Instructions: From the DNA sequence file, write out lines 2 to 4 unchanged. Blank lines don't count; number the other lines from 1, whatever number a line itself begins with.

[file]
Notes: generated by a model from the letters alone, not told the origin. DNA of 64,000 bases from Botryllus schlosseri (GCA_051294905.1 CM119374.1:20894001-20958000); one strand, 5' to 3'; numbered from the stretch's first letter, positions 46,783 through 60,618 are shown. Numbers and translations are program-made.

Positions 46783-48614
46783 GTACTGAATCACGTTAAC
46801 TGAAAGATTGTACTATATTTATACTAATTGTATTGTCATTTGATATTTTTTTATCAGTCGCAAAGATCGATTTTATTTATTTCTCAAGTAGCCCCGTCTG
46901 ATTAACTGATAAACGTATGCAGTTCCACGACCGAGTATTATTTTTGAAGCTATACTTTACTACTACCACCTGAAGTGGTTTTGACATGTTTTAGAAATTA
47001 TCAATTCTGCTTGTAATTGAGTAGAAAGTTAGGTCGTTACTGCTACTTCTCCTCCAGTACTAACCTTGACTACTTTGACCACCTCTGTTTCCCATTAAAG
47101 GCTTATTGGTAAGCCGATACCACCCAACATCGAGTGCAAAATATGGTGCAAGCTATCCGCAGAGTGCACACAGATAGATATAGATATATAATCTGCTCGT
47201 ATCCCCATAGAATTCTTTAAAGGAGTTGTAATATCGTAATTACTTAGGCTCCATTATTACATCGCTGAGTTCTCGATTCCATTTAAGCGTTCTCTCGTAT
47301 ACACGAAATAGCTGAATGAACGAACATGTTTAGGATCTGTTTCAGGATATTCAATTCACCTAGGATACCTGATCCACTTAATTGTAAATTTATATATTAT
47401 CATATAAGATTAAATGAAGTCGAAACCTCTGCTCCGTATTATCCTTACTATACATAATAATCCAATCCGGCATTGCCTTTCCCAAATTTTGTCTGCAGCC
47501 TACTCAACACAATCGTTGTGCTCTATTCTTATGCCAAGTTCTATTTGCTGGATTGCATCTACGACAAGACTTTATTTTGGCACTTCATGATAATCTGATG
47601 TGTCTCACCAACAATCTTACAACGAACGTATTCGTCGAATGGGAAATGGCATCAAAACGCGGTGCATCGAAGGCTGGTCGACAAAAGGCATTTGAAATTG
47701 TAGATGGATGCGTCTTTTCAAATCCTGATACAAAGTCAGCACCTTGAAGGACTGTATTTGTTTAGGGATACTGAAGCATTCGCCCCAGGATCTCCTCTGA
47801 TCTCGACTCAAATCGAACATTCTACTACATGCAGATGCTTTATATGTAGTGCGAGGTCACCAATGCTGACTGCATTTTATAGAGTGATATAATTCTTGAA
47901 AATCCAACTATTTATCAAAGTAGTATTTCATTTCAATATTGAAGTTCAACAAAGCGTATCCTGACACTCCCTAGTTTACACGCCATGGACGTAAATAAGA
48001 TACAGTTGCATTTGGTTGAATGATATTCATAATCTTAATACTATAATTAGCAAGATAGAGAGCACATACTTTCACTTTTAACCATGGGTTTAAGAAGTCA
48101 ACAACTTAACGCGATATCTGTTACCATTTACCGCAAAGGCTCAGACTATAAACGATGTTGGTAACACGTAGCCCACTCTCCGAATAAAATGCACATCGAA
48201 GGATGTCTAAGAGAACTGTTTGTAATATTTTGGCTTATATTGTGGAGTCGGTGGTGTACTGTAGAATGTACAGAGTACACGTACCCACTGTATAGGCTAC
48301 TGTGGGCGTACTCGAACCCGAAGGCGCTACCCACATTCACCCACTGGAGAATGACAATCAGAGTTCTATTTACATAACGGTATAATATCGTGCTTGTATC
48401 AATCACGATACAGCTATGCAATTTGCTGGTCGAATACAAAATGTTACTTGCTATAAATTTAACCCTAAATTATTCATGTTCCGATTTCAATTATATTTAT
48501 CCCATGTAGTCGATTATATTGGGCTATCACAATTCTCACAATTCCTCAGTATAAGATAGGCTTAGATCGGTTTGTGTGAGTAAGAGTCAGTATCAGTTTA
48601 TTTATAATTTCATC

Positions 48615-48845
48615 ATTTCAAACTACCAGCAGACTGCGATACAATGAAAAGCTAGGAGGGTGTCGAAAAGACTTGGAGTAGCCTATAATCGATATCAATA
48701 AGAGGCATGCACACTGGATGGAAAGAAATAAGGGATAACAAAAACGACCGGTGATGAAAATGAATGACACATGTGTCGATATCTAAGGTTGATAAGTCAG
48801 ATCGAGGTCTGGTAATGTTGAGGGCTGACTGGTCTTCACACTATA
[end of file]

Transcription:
Positions 46783-48614
46783 GTACTGAATCACGTTAAC
46801 TGAAAGATTGTACTATATTTATACTAATTGTATTGTCATTTGATATTTTTTTATCAGTCGCAAAGATCGATTTTATTTATTTCTCAAGTAGCCCCGTCTG